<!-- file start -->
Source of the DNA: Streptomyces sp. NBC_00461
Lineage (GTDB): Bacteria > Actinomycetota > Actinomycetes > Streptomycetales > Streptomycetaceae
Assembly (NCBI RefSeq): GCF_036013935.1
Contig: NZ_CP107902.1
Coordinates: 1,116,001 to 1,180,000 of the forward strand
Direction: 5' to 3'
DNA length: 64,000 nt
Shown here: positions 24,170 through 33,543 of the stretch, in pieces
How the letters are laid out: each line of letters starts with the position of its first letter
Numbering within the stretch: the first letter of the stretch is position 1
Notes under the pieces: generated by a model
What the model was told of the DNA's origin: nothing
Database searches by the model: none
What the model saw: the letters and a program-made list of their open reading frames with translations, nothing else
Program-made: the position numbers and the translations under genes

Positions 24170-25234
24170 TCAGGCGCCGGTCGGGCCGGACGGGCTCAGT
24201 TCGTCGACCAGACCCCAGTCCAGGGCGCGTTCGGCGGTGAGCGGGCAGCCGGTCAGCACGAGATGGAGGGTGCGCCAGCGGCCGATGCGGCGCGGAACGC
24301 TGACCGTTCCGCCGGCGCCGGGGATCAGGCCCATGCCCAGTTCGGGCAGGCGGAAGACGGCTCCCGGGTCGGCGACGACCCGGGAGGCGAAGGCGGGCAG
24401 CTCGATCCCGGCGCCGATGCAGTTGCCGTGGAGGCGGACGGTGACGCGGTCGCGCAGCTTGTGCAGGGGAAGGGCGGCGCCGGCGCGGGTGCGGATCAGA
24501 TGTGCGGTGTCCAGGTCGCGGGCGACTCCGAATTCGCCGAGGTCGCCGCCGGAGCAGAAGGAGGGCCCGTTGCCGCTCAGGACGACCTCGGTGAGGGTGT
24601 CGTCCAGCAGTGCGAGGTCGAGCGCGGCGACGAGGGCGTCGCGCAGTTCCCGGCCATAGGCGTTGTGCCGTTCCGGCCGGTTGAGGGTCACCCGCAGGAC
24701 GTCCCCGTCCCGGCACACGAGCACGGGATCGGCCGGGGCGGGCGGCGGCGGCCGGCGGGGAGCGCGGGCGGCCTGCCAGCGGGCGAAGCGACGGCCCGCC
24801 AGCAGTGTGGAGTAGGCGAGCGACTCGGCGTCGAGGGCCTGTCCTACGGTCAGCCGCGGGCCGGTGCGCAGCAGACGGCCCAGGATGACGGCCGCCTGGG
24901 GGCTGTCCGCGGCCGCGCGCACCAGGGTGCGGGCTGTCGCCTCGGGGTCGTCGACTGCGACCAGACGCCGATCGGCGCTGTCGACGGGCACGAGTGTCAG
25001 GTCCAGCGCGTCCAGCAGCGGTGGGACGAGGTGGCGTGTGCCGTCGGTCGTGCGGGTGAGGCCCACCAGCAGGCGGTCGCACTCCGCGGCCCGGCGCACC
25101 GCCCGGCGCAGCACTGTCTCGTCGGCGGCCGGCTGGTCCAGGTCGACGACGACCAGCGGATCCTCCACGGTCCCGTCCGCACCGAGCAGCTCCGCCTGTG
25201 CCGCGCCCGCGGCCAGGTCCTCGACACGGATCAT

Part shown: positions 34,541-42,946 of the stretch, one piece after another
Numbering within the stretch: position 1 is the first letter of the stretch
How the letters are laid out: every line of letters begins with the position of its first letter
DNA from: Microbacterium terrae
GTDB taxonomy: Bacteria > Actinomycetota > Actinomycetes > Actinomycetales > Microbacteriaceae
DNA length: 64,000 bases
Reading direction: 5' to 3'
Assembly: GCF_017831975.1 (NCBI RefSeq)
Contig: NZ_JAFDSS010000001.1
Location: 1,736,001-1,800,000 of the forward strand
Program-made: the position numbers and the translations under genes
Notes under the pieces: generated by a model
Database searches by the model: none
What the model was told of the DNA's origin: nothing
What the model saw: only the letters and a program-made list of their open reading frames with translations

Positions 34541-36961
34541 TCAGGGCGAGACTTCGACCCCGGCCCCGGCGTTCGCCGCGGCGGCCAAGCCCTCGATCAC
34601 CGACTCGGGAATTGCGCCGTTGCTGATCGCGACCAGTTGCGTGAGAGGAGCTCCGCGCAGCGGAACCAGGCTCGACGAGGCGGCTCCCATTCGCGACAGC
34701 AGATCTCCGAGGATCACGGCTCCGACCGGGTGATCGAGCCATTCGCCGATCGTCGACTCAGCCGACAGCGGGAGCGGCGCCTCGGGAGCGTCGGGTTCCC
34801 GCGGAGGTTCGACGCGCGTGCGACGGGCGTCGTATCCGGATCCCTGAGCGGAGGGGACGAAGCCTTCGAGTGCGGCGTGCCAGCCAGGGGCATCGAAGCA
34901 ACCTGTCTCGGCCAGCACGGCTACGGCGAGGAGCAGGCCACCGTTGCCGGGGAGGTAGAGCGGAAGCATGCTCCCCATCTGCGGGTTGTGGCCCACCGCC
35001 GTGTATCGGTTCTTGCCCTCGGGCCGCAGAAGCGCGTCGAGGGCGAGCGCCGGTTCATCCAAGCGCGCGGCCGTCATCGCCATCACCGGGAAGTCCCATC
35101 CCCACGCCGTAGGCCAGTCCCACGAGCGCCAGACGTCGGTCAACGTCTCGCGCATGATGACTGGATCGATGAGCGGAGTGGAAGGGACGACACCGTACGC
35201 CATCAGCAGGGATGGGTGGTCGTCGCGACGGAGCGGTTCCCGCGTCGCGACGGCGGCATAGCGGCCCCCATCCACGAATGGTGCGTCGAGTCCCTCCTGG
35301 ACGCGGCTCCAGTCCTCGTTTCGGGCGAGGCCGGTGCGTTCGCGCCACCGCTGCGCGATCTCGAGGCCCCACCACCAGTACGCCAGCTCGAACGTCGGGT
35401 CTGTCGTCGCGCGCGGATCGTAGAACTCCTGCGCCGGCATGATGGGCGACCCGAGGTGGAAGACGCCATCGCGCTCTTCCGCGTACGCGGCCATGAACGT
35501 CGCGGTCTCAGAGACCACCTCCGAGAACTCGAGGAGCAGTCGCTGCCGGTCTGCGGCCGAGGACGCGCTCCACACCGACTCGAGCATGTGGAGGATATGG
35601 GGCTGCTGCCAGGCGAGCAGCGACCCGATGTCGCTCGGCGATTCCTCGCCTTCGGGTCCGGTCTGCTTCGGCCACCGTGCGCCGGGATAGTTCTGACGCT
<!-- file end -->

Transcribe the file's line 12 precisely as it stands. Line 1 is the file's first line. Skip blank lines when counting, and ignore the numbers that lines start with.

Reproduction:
What the model was told of the DNA's origin: nothing